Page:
Cool Properly on a Wire Rack

After baking, allow the cookies to cool on the baking sheet for a few minutes before transferring them to a wire rack. This helps them firm up and prevents breakage. Cooling on a wire rack ensures even cooling and keeps the cookies crisp.

Storing The Cookies

Once completely cooled, store your cookies in an airtight container. This helps maintain their crispness. They can stay fresh for up to two weeks. If you want to keep them longer, consider freezing them.

keto speculaas biscuits

Gluten Free Keto Speculaas Cookies

Inspired by traditional Dutch and Belgian spiced cookies, these keto-friendly cookies bring all the warmth and flavor of the holiday season without the carbs and sugar. Perfect for a low-carb holiday treat, they are easy to make and are ready in under an hour.
Prep Time 15 minutes
Cook Time 20 minutes
Resting time 10 minutes
Total Time 45 minutes
Course Snack
Cuisine European
Servings 15 Cookies
Calories 70 kcal


  • 150 g Almond flour You can also use ground almonds/almond meal.
  • 50 g butter If vegan, swap for a vegan alternative to butter that is low-carb or coconut oil.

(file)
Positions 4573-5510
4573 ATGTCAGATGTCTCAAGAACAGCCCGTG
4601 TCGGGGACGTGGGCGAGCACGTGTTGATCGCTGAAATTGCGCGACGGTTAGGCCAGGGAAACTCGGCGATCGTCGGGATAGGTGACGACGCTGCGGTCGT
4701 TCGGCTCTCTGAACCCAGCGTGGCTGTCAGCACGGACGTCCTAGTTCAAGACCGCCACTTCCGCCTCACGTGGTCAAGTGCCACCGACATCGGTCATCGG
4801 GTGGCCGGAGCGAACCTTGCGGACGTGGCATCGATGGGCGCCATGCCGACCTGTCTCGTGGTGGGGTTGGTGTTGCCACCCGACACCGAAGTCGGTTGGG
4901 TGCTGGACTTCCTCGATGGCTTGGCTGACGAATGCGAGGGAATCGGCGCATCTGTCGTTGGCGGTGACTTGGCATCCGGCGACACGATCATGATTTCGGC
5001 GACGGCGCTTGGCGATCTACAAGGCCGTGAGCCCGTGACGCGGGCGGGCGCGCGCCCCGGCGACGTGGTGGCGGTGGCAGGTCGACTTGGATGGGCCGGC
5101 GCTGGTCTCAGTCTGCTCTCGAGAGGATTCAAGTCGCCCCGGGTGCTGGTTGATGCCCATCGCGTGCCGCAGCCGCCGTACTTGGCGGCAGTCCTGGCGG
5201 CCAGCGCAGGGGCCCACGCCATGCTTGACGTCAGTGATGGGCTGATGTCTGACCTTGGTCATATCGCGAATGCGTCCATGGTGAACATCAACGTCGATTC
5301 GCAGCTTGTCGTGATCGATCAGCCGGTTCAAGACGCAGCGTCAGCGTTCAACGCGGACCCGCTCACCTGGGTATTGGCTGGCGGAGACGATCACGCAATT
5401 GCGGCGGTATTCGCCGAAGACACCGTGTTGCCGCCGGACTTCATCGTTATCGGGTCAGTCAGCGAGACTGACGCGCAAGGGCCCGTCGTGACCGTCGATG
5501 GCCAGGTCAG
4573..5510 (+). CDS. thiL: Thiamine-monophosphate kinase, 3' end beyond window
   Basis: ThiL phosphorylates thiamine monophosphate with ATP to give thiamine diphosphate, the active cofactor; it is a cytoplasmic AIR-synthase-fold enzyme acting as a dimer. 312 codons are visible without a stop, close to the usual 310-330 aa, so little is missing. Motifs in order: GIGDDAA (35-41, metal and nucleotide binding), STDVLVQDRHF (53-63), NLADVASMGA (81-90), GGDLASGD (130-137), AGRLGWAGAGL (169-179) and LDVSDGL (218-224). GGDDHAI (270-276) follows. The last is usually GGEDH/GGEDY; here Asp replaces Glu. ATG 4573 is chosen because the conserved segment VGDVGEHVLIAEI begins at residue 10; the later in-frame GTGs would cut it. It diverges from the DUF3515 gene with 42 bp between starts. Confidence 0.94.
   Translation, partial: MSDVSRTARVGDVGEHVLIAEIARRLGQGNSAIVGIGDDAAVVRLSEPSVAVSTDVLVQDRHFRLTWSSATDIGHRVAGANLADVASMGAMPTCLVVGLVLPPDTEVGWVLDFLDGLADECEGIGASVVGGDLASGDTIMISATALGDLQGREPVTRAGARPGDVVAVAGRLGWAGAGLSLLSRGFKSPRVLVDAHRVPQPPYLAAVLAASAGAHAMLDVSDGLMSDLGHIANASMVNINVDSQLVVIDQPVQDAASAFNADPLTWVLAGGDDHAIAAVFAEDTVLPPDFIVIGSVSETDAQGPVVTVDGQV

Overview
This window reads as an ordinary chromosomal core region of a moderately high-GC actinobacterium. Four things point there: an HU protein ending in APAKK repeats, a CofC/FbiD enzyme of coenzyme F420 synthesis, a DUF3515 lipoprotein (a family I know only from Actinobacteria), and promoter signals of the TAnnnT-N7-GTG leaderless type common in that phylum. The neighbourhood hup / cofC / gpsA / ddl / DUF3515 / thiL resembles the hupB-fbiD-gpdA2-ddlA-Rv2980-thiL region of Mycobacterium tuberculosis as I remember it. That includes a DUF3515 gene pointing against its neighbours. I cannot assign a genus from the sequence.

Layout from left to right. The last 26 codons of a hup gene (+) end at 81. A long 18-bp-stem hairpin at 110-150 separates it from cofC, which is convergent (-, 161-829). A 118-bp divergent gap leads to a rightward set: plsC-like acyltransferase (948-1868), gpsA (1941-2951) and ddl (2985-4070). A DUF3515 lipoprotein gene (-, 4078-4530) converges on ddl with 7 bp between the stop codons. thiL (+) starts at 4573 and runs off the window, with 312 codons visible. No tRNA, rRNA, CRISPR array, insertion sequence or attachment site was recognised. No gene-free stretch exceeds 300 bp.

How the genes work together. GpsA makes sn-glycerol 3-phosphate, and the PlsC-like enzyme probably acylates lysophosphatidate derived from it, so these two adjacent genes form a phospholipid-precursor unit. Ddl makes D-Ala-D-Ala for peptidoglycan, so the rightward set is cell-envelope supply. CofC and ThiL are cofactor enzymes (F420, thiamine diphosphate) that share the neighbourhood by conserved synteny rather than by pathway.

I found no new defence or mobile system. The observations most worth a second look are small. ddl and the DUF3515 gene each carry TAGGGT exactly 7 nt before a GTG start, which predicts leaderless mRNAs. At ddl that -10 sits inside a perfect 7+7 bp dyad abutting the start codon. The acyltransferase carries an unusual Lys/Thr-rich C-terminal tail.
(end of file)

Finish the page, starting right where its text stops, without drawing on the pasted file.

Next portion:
• 1 medium or large egg
  • 1/2 teaspoon xanthan gum
  • 1 teaspoon baking soda
  • 2 teaspoon cinnamon
  • 1/2 teaspoon ground ginger
  • 1 teaspoon nutmeg
  • 1/2 teaspoon ground cloves
  • 1/2 teaspoon of ground cardamom


  • Line a baking tray with parchment/baking paper. Pre-heat an oven to gas mark 5/375f/191c
  • Mix all the dry ingredients together in a large bowl.
  • Melt the butter and mix into the dry ingredient mix until well combined.
  • Whisk in the egg until well combined.
  • At this stage the dough may be quite sticky, if you want a firmer dough to use with cookie cutters, I recommend adding more almond flour.
  • You will now need to shape the dough. Lay a sheet of clingfilm on the worktop, and lightly oil it. Wet your hands, then transfer the mix to the clingfilm, and squish out into a rectangle shape about 1cm high. If your dough is stickier, you’ll need to rewet your hands a few times while doing this.
  • Once laid out, cut the dough into shapes. Then transfer to the baking paper. You may have to slide a knife under the cutout cookies to transfer it.
  • If you have issues cutting the dough out, you can also shape it using your hands. Wet your hands and squish some of the dough between them to make it flat. Then transfer to the baking paper.
  • Bake in the oven for 20 minutes. Once baked they will be soft. Leave to cool until hardened and then enjoy with a cup of coffee.



*The nutrition values provided are estimates per serving and may not be entirely accurate. Actual nutritional content can vary based on ingredients, portion sizes, and preparation methods. Always check product labels for precise information.
The nutirtional values below are caclulated based on the recipe making 15 cookies.
Nutrient Amount per Serving
Calories 70 kcal
Total Fat 6.2 g
Saturated Fat 2.1 g
Cholesterol 18 mg
Sodium 145 mg
Total Carbohydrate 1.9 g
Dietary Fiber 0.9 g
Total Sugars 0.1 g
Protein 1.9 g
Vitamin D (Cholecalciferol) 3 IU
Calcium 6 mg
Iron 0 mg
Potassium 8 mg
Keyword Almond flour, Spiced